Nursing home residents abusing one another and scammers ripping off the elderly, new study finds - Daily News

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Networking event on pain in later life sparks new connections


TRIPLL co-director Elaine Wethington speaking with Information Sciences grad student Alex Adams (l) and Communications associate professor Jeff Niederdeppe (r)

TRIPLL co-director Elaine Wethington speaking with Information Sciences grad student Alex Adams (l) and Communications associate professor Jeff Niederdeppe (r)

On October 21st the Translational Research Institute on Pain in Later Life (TRIPLL) hosted a networking event for over 30 invited researchers at the Statler Hotel on Cornell campus.  TRIPLL, an NIH-funded Edward R. Roybal Center, fosters multidisciplinary collaborations among researchers from Weill Cornell Medical College, faculty at Cornell’s Ithaca Campus, Cornell Tech, and the Bronfenbrenner Center for Translational Research (BCTR), with the goal of understanding and treating pain in older adults.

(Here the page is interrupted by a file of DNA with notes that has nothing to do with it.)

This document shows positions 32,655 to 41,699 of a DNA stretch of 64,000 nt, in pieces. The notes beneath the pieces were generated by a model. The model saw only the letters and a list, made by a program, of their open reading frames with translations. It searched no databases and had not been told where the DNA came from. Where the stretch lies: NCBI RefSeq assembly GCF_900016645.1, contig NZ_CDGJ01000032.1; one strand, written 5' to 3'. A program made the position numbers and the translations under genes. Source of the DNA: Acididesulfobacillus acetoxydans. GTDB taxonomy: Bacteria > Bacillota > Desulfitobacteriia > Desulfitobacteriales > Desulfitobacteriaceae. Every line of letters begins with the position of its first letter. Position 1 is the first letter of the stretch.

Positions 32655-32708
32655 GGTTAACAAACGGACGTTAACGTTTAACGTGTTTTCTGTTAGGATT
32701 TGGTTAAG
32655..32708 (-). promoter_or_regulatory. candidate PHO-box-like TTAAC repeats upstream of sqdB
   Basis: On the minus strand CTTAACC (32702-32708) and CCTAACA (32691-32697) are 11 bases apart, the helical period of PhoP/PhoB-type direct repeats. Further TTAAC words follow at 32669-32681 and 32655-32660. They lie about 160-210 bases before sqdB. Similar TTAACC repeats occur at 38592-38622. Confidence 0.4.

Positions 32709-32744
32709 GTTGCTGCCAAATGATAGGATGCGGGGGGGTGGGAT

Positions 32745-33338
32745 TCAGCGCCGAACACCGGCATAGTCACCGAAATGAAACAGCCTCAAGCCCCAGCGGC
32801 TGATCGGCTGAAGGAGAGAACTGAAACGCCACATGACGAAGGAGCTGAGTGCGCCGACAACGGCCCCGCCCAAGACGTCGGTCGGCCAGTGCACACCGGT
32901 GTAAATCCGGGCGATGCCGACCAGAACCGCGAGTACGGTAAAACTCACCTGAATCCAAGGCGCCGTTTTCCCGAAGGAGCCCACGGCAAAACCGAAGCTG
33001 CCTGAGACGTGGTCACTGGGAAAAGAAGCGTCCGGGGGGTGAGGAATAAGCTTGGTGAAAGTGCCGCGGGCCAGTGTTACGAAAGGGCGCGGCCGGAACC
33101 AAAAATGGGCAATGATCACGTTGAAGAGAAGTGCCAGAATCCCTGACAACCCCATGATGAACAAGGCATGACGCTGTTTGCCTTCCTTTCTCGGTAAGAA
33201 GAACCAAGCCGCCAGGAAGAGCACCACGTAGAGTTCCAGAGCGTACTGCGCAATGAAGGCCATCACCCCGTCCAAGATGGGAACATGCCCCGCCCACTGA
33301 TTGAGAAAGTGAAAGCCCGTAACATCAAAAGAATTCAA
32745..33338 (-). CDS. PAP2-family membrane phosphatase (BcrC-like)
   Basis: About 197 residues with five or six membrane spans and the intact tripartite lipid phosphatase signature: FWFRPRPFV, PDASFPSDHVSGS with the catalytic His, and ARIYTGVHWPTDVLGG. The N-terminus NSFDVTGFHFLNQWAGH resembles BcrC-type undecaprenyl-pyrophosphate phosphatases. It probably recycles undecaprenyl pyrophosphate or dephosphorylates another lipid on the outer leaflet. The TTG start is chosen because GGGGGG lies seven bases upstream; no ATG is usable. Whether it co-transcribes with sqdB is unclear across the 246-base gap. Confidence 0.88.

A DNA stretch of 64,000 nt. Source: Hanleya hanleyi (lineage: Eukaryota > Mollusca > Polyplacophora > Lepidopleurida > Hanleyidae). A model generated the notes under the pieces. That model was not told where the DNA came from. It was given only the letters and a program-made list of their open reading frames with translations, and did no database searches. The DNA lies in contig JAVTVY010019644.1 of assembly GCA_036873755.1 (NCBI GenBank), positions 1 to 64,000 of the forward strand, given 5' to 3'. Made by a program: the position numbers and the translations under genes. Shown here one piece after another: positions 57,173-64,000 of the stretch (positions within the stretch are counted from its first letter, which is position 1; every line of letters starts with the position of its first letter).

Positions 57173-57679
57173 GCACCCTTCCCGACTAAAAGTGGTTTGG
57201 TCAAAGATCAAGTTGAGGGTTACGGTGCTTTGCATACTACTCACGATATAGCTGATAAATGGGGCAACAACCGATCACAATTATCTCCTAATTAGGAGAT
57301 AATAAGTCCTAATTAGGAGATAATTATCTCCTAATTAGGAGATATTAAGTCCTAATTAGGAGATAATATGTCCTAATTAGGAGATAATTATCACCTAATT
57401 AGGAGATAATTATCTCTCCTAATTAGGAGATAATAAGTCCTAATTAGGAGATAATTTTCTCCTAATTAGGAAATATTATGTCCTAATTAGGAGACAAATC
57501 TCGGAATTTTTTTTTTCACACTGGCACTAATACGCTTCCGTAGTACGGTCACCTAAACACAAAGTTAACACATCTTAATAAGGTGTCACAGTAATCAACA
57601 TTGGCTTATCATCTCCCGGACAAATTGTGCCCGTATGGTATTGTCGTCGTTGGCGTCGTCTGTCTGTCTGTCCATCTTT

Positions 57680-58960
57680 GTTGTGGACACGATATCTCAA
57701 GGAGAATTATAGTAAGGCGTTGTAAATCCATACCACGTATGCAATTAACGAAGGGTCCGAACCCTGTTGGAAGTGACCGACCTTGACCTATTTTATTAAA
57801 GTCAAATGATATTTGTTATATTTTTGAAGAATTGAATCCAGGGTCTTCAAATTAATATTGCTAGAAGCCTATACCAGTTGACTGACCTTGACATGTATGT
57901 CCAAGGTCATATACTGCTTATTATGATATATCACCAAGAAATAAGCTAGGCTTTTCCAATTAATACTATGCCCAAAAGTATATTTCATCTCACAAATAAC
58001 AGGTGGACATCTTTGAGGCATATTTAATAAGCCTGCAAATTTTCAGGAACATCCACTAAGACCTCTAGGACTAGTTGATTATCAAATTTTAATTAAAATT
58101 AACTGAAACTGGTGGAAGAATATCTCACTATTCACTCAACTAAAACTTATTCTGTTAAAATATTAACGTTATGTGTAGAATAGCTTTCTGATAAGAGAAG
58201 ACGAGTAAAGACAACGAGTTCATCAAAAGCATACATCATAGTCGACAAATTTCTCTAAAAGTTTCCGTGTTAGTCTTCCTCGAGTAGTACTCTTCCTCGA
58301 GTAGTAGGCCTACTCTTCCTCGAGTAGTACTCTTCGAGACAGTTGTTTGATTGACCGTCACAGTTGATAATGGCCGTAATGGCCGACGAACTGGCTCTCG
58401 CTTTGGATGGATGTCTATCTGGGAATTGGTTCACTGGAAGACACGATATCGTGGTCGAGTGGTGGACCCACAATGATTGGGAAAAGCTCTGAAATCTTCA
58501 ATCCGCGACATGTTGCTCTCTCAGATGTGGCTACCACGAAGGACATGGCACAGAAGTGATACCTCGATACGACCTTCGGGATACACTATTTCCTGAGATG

An introduction by TRIPLL director Cary Reid (Weill Cornell Medical College) noted key challenges in the field. “Up to half of all older adults live with chronic pain,” Reid said, “but diagnostic and treatment approaches have yet to catch up to this reality.” To address this concern, Reid highlighted a range of resources offered by TRIPLL to engage new researchers in the field, including pilot funding, webinars, feedback on project proposals, matchmaking with potential collaborators, and access to participant populations.

“Promising new approaches to treat pain may come from wide variety of fields,” said TRIPLL co-director and interim BCTR director Elaine Wethington. She continued, “for this event we reached out to researchers in social, behavioral, economic, environmental, biological, communication, and information sciences. Basic scientists can sometimes feel daunted when trying to extend their work to clinical settings and patient populations. TRIPLL provides the guidance and resources to help secure study participants.”

Current and past TRIPLL pilot investigators spoke about the support TRIPLL gave them, helping them secure local and federal support for their research.

(0) Comments.  |   Tags: aging    Cary Reid    Cornell Tech    Elaine Wethington    TRIPLL    Weill Cornell   

The midlife crisis myth


Elaine Wethington

Elaine Wethington